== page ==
There were a few very slight examples of edge enhancement and some grain in the closing sequence in Mexico that didn’t really hinder the experience but were still present. Detail was also very fine in this presentation. As I mentioned above about the beads of sweat, little items like the shining grill of Big Meat’s Hummer and the actual tire tread marks in the road from the initial kidnapping sequence, again, gave a higher sense of realism.
No, the transfer for this film isn’t demo-material at all and I don’t ever think Universal intended this to be so. What this transfer is, however, is quite a fine job.
The provided Dolby Digital Plus 5.1 in either English, Francais or Espanol really helps to capture the essence of the rugged L.A. scene.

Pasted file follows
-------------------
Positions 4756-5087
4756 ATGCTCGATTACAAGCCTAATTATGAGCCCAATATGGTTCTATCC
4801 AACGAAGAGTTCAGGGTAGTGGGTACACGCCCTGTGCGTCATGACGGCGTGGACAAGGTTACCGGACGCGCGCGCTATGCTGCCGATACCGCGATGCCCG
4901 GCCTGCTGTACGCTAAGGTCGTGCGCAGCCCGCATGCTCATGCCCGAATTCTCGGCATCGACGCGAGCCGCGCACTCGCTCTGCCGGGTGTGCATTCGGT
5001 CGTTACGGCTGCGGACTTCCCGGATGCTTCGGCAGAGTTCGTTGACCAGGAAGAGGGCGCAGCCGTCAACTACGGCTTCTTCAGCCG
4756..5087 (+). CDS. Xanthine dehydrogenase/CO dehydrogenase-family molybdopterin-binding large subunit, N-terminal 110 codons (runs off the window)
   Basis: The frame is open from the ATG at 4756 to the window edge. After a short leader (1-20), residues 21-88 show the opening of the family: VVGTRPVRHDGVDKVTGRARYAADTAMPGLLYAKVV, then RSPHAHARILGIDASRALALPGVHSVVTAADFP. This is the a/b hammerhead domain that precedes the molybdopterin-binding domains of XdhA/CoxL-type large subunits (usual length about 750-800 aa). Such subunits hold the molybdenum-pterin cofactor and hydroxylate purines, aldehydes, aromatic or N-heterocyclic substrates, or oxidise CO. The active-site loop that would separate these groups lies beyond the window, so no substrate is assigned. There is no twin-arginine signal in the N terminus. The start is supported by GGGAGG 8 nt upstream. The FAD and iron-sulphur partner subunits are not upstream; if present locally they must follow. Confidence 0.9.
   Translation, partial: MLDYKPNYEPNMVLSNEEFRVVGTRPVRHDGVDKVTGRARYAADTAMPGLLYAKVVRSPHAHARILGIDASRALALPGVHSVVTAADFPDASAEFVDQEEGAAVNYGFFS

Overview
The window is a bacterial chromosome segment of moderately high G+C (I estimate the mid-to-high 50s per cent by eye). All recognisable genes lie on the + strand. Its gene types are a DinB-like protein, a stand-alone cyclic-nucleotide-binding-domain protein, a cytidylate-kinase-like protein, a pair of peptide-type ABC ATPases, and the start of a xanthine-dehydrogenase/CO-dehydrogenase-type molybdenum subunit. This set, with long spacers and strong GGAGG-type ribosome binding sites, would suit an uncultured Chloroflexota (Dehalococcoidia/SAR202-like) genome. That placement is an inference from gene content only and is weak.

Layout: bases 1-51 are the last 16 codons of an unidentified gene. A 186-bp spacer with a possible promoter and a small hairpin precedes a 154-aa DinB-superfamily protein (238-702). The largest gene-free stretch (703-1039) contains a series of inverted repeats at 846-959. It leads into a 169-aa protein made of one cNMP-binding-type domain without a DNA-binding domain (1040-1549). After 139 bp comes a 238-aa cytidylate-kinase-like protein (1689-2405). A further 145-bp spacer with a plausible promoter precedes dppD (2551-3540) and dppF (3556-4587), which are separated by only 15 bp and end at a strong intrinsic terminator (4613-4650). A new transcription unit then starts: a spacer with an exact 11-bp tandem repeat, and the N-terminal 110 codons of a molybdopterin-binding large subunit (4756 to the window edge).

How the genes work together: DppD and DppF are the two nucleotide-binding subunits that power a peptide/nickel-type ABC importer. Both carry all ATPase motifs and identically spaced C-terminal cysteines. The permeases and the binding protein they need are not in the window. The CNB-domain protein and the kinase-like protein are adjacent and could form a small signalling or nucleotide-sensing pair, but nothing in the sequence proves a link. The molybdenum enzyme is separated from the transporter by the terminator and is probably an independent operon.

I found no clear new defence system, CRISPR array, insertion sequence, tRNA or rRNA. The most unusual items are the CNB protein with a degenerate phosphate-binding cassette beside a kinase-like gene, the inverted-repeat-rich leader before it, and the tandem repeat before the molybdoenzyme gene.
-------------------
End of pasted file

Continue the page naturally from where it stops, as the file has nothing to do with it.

This hip-hop heavy film boasts a, well, heavy soundtrack featuring a lot of the top hip-hop artists blaring about this and that. But that isn’t necessarily important. What is important is that all this hip-hop music that’s blaring gives your sub a nice workout. Dialogue is clear enough while dynamic range, particularly the surrounds, are worked nicely especially in the opening sequence where bullets fly, cars squeal and O2 screams – which was quite the shock for me as I had my audio up a bit too loud and my brother wondered if someone was screaming outside. After this sequence, the audio track tended to become quite absent.